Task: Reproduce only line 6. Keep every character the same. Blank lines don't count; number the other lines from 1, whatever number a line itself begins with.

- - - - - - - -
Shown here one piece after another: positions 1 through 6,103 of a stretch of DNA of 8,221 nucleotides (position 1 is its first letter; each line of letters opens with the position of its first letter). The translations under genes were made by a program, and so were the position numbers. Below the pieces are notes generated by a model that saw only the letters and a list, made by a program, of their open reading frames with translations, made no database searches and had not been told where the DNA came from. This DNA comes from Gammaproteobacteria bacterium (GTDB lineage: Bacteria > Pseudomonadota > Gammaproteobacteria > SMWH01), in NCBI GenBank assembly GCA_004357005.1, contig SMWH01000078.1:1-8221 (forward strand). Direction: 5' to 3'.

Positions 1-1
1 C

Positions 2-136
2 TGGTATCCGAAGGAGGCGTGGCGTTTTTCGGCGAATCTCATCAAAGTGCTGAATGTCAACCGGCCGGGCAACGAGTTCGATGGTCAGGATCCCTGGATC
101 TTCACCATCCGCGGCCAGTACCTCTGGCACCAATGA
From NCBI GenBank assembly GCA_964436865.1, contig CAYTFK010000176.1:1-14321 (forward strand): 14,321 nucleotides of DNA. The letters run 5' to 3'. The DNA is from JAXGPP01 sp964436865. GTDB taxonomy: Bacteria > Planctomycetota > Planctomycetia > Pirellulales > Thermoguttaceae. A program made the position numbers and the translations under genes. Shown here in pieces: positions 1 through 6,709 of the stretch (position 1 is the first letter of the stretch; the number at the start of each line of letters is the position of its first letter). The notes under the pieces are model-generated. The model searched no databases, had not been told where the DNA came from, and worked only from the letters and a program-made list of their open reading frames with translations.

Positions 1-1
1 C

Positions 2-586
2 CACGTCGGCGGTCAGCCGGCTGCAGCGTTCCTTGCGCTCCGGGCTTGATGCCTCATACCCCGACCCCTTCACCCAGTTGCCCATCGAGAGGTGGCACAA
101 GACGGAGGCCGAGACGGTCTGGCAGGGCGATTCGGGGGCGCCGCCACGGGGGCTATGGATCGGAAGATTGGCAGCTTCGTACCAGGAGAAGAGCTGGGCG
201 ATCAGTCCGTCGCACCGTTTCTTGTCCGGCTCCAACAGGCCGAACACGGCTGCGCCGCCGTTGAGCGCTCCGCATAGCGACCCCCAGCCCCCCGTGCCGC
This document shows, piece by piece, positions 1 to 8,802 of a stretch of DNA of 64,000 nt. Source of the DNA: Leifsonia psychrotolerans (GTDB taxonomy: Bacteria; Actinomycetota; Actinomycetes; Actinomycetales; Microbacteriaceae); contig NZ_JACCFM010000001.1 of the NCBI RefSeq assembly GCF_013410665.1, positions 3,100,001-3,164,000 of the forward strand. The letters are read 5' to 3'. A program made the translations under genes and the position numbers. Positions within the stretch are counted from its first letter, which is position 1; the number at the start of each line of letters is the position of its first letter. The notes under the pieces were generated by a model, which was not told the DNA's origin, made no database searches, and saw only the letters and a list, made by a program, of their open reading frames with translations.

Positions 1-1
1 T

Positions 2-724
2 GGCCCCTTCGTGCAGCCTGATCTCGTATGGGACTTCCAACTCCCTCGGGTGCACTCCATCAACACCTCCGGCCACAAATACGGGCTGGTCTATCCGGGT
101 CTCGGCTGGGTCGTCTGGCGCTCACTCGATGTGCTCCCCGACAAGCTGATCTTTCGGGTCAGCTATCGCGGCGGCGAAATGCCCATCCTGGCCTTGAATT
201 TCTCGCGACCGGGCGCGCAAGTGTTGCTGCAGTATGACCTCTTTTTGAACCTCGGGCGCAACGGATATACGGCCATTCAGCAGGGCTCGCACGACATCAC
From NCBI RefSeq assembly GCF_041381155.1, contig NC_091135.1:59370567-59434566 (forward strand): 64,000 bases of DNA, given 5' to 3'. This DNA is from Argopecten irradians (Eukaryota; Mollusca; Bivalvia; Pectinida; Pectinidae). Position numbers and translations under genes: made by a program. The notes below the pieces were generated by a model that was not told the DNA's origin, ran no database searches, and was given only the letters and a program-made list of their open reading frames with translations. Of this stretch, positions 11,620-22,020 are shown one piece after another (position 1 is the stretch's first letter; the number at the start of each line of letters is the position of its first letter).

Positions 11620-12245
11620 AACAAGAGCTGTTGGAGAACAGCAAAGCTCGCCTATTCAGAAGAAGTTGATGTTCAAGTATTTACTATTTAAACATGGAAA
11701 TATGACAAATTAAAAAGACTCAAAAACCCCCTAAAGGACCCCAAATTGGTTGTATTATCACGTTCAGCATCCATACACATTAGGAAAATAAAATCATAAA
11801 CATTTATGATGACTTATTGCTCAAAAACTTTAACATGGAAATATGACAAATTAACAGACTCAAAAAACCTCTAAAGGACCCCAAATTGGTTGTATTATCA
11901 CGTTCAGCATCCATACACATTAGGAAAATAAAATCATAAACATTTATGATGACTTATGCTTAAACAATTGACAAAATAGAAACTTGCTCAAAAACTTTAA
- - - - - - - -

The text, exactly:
101 TTCACCATCCGCGGCCAGTACCTCTGGCACCAATGA